Thursday, May 28, 2009

Sanduskians Honor Deceased Veterans in 1911

During the last week of May in 1911, Sanduskians honored their deceased soldiers and sailors with several services. On Sunday evening, May 28, the Rev. C. Argyle Keller of the First Presbyterian gave a Memorial address at the Presbyterian Church. The seats in the front pews of the church were reserved for Veterans.

The May 31, 1911, Sandusky Register reported that as many of the seventeen hundred members of the Ohio Soldiers and Sailors Home as were able “fell in line behind Ackley’s band and proceeded to the little cemetery outlying the institution grounds, where they decorated the graves of fallen comrades.” The Civil War veterans were in advanced years by this time, and Josh B. Davis, chairman of the general committee for Memorial Day arrangements, said that the members of the McMeens Post of the G.A.R. would be riding in street cars instead of marching in the Memorial Day parade, as they had in the past.
Memorial Day services were also held at Oakland Cemetery. Over four hundred wreaths had been obtained for placing on the graves of soldiers who had lost their lives. Sandusky Boy Scouts, under the leadership of Charles E. Stroud, performed the actual decorating of the graves. Oakland Cemetery’s Superintendent, Christ Schlenk, had given the Scouts the names and locations of each grave to be decorated. Charles E. Stroud led a group of Sandusky Boy Scouts for many years.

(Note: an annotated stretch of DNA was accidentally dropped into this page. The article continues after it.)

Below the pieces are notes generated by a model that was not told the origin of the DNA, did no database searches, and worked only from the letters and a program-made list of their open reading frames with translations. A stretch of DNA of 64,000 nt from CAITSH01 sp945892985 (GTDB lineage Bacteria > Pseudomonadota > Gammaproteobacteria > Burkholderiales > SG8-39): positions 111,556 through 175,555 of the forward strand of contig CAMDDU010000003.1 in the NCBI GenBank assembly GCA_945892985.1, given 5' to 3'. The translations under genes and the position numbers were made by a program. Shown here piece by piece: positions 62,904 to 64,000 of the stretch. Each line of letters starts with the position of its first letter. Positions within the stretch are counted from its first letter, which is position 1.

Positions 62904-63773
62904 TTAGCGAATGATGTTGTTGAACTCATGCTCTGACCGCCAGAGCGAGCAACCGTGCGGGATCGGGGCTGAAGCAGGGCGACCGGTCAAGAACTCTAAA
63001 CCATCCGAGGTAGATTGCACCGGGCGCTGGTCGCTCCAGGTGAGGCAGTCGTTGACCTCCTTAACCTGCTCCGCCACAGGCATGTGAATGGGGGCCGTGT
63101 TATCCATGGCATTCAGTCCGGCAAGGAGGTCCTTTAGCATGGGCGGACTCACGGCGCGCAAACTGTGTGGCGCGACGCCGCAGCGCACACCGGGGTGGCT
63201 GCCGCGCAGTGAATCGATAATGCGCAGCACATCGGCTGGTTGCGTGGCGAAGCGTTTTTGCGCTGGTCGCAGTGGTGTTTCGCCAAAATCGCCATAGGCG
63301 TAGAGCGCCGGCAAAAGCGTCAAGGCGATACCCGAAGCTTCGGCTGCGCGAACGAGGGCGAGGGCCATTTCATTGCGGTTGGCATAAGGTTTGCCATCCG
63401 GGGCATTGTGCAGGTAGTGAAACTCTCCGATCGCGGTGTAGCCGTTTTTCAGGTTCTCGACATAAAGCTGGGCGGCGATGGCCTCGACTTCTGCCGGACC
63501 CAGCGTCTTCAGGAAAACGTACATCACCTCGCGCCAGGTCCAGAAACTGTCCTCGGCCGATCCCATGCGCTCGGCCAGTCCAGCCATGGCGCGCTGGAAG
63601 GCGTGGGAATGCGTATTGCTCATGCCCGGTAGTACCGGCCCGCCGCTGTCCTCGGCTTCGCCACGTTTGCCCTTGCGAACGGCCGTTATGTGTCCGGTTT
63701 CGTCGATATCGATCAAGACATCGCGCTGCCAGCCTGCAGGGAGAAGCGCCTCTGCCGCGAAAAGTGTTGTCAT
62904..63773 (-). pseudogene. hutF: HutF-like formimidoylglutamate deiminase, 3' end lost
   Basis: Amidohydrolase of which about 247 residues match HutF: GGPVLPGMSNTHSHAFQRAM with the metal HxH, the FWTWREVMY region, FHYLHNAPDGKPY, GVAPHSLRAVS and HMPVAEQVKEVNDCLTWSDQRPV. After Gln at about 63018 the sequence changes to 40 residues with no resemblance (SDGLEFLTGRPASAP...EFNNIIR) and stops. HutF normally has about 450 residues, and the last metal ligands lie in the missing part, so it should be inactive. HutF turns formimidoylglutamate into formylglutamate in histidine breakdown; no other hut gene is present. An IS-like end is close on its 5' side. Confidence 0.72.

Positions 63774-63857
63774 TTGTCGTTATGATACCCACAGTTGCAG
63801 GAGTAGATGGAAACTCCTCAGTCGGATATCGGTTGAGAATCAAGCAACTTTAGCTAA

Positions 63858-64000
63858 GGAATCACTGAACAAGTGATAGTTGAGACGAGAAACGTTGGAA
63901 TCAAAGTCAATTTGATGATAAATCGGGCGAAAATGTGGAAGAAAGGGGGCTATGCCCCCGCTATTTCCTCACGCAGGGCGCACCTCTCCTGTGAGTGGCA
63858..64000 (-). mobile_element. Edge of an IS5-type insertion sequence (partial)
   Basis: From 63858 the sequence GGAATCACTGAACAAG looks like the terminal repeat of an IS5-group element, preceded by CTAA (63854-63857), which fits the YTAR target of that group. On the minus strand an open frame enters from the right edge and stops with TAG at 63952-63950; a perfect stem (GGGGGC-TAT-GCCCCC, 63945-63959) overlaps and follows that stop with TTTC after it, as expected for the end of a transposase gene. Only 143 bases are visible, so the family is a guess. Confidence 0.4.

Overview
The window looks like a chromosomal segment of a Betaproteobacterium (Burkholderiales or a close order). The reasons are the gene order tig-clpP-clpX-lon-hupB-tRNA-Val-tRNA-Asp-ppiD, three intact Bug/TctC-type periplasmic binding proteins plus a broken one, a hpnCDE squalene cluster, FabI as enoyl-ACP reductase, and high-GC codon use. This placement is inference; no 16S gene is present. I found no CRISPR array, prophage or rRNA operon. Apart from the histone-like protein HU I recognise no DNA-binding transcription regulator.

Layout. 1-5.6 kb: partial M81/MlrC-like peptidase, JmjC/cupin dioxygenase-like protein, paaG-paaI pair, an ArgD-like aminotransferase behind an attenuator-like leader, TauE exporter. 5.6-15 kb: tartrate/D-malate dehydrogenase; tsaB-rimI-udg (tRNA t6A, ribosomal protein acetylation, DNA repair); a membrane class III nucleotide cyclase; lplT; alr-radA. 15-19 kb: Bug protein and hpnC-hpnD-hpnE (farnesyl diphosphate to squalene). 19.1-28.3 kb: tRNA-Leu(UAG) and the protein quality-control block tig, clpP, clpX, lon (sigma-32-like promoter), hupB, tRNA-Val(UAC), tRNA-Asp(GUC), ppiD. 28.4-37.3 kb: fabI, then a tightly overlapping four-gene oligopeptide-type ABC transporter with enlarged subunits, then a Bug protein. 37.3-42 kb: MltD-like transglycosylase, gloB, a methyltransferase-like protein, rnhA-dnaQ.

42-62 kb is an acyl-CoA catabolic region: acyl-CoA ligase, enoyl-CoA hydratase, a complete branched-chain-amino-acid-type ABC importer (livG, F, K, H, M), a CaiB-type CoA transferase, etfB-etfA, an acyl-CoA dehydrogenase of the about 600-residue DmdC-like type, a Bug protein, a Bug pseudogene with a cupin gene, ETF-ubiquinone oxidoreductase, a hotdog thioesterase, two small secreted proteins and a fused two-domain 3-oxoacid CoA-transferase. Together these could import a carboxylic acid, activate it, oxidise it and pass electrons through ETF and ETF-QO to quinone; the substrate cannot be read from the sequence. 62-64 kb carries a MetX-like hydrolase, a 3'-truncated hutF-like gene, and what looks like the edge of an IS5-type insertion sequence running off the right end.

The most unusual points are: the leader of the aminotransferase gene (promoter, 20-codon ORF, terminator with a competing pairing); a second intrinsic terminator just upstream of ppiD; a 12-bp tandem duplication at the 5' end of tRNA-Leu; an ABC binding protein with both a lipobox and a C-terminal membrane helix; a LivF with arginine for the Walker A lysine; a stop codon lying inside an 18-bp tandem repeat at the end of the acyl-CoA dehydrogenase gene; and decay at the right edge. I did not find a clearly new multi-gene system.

Benjamin Deeley, pictured below, was the chairman of the decorating committee. Mr. Deeley had served in both the Ohio 123rd Infantry and Ohio 8th Infantry, and he was an active member of the McMeens Post of the G.A.R.
Veterans arrived in street cars at Oakland Cemetery, and were met by comrades from the Soldiers Home. They marched forward together at the start of the ceremony. Ackley’s Band played patriotic selections, and Rev. Ross W. Sanderson gave the invocation. The main address was given by I. F. Mack, Past Commander of the Department of Ohio G.A.R. The Woman’s Relief Corps also conducted services. Mr. Mack later stated that “I never saw so many flowers there,” after his return from Oakland Cemetery.

To honor the sailors who had lost their lives, the steamer Arrow traveled out into Sandusky Bay, midway between Sandusky and Johnson’s Island. There, hymns were sung, and flowers were strewn upon the water. The Woman’s Relief Corps were in charge of the services on the Arrow, with Rev. Ross W. Sanderson saying the prayer.

The Sandusky Register carried several articles about Sandusky’s Memorial Day celebrations in 1911, including front page articles on Tuesday, May 30, 1911, and Wednesday, May 17, 1911. These articles can be accessed on microfilm at the Archives Research Center of the Sandusky Library.

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